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Who Can Solve the Opioid Crisis?

Posted by Emerald Coast Medical Association on May 11, 2018 1:52:47 PM

Opioids. The very word can strike fear into a medical practitioner’s heart nowadays. While they are certainly an effective tool for managing pain in the short term, the dangers of extended use are causing serious problems in our country, not only in the medical industry, but the fields of criminal justice, mental health, economics, even the arena of marriage and family is being negatively impacted by the epidemic of opioid abuse and addiction.

Over one quarter of patients who are prescribed opioids will misuse them at some point. That is a huge number of people who risk addiction, not only to the prescribed medication, but to street drugs like heroin and fentanyl, which many turn to when they are unable to obtain pills legally any longer. The patients who transition from legally prescribed medication to heroin not only cause the drug crime rates to rise, but also endanger their employment and earning potential, as well as their health and social standing.

The politicians spout rhetoric and threaten stricter drug laws, but cutting the number of pills one can prescribe a patient with an abuse or addiction problem is not going to solve their problem. If anything, it may further speed them down the path to criminal activity when their addiction or withdrawal symptoms become too much to bear without the amount of medication they had before.

“The statistics are indeed scary. But, while politicians debate actionable solutions, doctors are seeing the very real faces of this epidemic,” says family physician, Dr. Linda Girgis. “And that face is not a nameless statistic but rather faces of patients affected, of parents who have lost children and children who have lost parents. We see the fall-out of families destroyed and those left mourning. This addiction is not limited to any socioeconomic status or race. It does not discriminate in who it holds in its grasp but affects all races, genders, ages, and economic classes.”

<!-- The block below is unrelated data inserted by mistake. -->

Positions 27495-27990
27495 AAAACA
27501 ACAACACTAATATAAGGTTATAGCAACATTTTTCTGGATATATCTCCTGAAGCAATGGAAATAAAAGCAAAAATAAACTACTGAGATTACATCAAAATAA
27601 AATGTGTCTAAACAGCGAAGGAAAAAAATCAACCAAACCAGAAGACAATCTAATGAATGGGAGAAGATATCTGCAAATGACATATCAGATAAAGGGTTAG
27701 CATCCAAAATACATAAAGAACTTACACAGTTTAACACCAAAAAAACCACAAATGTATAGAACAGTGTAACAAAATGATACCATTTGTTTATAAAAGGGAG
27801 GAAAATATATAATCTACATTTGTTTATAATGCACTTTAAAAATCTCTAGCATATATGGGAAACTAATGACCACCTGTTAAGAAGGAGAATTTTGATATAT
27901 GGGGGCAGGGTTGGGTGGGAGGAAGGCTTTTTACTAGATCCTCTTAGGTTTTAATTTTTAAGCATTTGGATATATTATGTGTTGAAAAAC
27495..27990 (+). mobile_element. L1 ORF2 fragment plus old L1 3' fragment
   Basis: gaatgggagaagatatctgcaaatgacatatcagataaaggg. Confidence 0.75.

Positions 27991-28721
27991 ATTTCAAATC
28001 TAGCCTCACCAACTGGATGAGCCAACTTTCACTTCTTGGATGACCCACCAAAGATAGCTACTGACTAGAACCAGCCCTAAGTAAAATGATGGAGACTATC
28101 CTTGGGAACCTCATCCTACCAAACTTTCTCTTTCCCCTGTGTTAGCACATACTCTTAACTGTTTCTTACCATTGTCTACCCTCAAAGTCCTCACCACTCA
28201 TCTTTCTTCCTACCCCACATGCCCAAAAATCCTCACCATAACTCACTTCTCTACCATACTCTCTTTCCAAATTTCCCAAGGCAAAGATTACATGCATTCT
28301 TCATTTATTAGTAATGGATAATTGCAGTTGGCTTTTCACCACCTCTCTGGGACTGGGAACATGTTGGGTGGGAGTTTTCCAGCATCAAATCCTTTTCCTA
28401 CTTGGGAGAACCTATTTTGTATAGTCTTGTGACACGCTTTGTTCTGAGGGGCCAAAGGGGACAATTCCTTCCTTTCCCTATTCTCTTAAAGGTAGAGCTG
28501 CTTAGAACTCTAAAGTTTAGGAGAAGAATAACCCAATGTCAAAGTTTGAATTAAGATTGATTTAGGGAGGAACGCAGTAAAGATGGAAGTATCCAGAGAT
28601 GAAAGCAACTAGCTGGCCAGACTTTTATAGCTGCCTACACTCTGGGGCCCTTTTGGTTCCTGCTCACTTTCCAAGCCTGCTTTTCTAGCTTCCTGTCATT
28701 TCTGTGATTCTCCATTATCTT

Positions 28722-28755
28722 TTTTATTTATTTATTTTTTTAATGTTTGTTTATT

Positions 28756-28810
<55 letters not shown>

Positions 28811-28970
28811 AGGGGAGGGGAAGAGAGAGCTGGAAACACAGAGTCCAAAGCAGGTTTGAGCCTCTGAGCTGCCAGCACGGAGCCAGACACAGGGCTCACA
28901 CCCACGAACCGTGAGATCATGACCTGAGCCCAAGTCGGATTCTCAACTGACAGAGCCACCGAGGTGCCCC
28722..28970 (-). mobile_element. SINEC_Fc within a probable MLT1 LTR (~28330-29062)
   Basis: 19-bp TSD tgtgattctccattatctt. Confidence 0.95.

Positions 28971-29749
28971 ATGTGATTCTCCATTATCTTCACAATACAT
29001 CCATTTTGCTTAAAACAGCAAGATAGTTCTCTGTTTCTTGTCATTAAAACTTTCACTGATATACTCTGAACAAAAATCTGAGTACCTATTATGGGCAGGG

Certainly the media, government, and medical workers have increased the public’s awareness of this epidemic, but to what end? Being aware of the problem doesn’t help the patients who need in-patient care but can’t afford it, or whose insurance doesn’t cover it. Shaming people who become addicted to their medication doesn’t change the fact that they are in now physical and emotional pain, and that they never set out to be addicts. But can we make a difference?

Earlier this year, Physician’s Weekly and Sermo jointly conducted a poll  of almost 1500 doctors, asking them if they were confident that any intervention could be effective at this point, either by the government or by the medical community. A staggering 63% of doctors have lost confidence that there can be any useful response to this epidemic in America. Only 13% had real hope that some response, from Washington D.C. or from healthcare providers, could make an impact. If we, who see the most fallout from the opioid crisis don’t believe there is a solution, how can anyone else?

Laws regulating prescriptions may prevent future addiction, but they do not help people who are already in its grips. There have been promises of federal funds being earmarked for treatment services, but it has not reached the patients most in need, and may not be able to reach many who are now operating outside the reach of the medical and insurance industry. The government working to ban helpful alternative remedies and herbal products that help many addicts, may be pushing people who have used those things to break free right back to their addictions. People can not wait for politics to ease their suffering, they can not wait for legislation to mandate actual, helpful care, their lives are in danger now.

At Emerald Coast Medical association, we are concerned about laws and legislation that impact not only doctors and health care workers, but also our patients. We do our best to keep our members informed of pending legislation that would impact us or them, and encourage the group to use our numbers to communicate the needs of the medical realm to lawmakers, both at the state and federal level. Separately, it’s hard to make a difference, but collectively we can brainstorm ideas on how to not only affect change but implement those changes in a meaningful way. Click below to learn more about the benefits of membership, and how you can join us for our next meeting.

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Topics: News, Prevention, Opioids

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